A Human Behavior in Fire Building – Literature review Example

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The paper "A Human Behavior in Fire Building"  is a  remarkable example of a literature review on social science. Human Generic Behaviour Concepts in human development suggest that development is systematic changes and continuities that occur from conception to death (Louw, 1998, p. 3). For instance, according to Sigelman & Rider (2011), changes are systematic because these changes are orderly, patterned, and relatively enduring. Similarly, it involves continuities because some people remain the same or continue to behave in a similar manner that reflects his or her past behavior (p. 2). Although not all changes are necessary as seen development, most changes occurring in human beings during their lifetime are developments (Louw, 1998, p. 3; Damon & Lerner, 2006, p. 22).

In psychology, changes in behavior and associate processes such as intending, thinking, perceiving, and feeling are positive developments that are based on cognitive processes (O’ Donnell & Yamauchi, 2006, p. 23). For instance, panic is caused by the belief that an imminent danger exists which usually results in safety-seeking behaviors or avoidance of feared situations (O’ Donnell & Yamauchi, 2006, p. 23). A person’ s biological make-up, psychological characteristics, and response to social demands are called human adaptation (Asford et al, 2009, p. 8).

Human adaptation in the sense that humans have the capacity to adjust to their material environment. For instance, humans are able to live and survive in extreme cold, heat, and high altitude. Moreover, some of these biological adaptations are in the genetic makeup of a particular population such as the shape of the human body. In contrast, physiological adaptations are short-term changes such as a person who used to live a peaceful community will undergo some physiological responses when transferred to a noisy city (Haviland, et al, 2007, p. 9).

Culture according to Muehlenbein (2010) is the primary component of the human adaptive strategy as there are a number of cases showing culture as responsible for human genetic diversity (p. 582). For instance, a human’ s ability to survive most conditions is due to considerable flexibility in cultural behavior. According to Nanda & Warms (2010), human adaptation is “ biocultural” as it involves biological and cultural dimensions such as shown by man’ s unique evolution that resulted in the development of its biological structure and the human brain that can invent and learn.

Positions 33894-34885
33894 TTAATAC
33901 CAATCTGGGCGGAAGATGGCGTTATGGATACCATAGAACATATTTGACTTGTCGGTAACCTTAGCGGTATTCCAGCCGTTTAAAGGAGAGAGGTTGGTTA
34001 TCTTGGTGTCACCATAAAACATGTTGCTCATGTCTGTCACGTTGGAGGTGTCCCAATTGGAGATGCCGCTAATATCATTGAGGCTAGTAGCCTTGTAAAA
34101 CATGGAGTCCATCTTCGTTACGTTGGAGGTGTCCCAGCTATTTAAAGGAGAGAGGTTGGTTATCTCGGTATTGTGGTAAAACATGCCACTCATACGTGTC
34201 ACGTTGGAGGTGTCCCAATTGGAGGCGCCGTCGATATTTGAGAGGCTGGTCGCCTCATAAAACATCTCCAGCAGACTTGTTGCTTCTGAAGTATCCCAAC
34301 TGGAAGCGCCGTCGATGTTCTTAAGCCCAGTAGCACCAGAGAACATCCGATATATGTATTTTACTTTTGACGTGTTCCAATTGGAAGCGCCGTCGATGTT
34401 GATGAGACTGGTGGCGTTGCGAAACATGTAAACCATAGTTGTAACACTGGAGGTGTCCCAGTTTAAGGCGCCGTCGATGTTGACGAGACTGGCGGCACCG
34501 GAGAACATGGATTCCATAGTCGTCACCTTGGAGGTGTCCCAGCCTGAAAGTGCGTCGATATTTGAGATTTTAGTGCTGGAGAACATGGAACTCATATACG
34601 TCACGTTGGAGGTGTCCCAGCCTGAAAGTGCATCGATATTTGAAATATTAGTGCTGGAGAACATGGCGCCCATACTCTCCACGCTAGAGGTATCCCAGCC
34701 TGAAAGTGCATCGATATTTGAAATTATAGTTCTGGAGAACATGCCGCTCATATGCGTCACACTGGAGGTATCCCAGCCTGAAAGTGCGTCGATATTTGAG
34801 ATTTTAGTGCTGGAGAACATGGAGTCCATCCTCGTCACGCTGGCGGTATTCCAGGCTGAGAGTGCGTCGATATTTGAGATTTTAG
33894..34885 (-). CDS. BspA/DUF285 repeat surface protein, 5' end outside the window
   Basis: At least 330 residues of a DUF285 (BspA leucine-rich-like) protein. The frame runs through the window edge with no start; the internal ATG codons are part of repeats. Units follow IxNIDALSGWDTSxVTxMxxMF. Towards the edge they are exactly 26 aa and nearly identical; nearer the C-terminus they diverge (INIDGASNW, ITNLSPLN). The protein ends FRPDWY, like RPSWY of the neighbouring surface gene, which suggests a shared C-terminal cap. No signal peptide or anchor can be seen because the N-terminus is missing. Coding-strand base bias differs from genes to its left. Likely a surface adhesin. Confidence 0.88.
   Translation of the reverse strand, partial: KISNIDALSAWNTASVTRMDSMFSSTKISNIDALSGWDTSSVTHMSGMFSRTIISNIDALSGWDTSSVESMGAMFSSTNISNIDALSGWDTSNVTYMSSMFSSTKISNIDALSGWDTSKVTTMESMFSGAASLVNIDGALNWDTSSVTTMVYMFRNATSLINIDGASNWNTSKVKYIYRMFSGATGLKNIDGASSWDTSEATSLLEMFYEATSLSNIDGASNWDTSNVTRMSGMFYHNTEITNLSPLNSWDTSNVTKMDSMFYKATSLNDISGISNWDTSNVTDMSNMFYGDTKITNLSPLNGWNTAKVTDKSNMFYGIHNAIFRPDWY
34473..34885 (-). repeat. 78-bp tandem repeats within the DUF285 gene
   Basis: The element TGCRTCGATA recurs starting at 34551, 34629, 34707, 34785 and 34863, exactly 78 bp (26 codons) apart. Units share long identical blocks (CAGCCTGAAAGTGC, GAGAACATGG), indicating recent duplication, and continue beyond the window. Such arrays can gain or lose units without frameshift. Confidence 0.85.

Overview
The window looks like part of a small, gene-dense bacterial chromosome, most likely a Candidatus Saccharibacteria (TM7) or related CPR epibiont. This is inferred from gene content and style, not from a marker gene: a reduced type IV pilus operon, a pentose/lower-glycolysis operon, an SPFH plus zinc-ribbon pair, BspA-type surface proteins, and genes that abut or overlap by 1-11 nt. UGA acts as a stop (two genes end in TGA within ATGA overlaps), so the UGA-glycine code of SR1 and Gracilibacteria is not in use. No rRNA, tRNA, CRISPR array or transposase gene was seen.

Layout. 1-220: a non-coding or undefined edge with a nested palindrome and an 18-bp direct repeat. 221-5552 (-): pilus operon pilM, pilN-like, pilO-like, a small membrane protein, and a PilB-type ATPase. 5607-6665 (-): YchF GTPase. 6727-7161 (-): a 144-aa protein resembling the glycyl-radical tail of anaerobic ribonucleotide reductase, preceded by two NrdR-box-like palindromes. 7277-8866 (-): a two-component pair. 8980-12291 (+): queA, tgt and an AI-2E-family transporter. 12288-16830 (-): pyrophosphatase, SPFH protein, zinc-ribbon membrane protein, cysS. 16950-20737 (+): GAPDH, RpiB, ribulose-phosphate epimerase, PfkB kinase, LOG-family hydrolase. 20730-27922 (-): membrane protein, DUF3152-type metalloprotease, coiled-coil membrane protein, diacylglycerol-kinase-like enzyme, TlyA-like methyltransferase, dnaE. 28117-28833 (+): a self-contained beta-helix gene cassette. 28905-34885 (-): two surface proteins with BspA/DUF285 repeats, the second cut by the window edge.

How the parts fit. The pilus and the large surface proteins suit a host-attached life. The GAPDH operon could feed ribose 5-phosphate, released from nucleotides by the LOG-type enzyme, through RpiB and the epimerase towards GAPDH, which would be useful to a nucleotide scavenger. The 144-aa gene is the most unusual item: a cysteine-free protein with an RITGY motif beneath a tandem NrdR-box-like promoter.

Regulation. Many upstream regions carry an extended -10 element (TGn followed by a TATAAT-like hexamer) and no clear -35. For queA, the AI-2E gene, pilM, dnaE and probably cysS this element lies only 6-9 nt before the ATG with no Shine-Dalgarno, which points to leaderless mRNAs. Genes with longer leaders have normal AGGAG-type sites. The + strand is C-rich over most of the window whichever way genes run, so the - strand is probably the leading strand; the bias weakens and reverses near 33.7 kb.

Cultural adaptation, on the other hand, enables man to deal with problems almost instantly or adapt solutions from other cultures (p. 8). Human actions and their environment are connected as the latter can place limits on human behavior. For instance, people are becoming what they are at a given point in time not because of their knowledge and free will but due to pressure of circumstances that limit their choices -i. e. fire, flooding, stranded, etc. (Ashford et al, 2009, p. 16). Similarly, a person’ s behavior is subject to modification as the occurrence of behavior affects the environment in which it occurs (Miltenberger, 2008, p. 2).

For instance, when a student raises his hand in class, the teacher reacts by calling him or her. Similarly, when a person runs towards the stairs because there is a fire somewhere on the floor, others who saw him will also run towards the stairs. According to Hergenhahn (2008), the source of one’ s action is not coming from the person himself but in the environment. Moreover, in order to understand how environmental events affect behavior better, one must understand that desires, goals, intentions, and others are replaced by entirely different orientations when unfamiliar environmental events occur (p. 15).

Although individual behavior is affected by factors within himself such as instincts, personality traits, feelings, and others, his external environment such as weather conditions, the information conveyed, and other people’ s behavior affects him. In other words, the environment acts as a stimulus, which an individual responsibility. However, not all people respond the same way as their behavior is determined by other factors such as age, sex, education, intelligence, personality, physical characteristics, experience, values, family, and cultural background (Mishra, 2008, p. 230).

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Sigelman C. & Rider E, (2011), Life-Span Human Development, Cengage Learning, US

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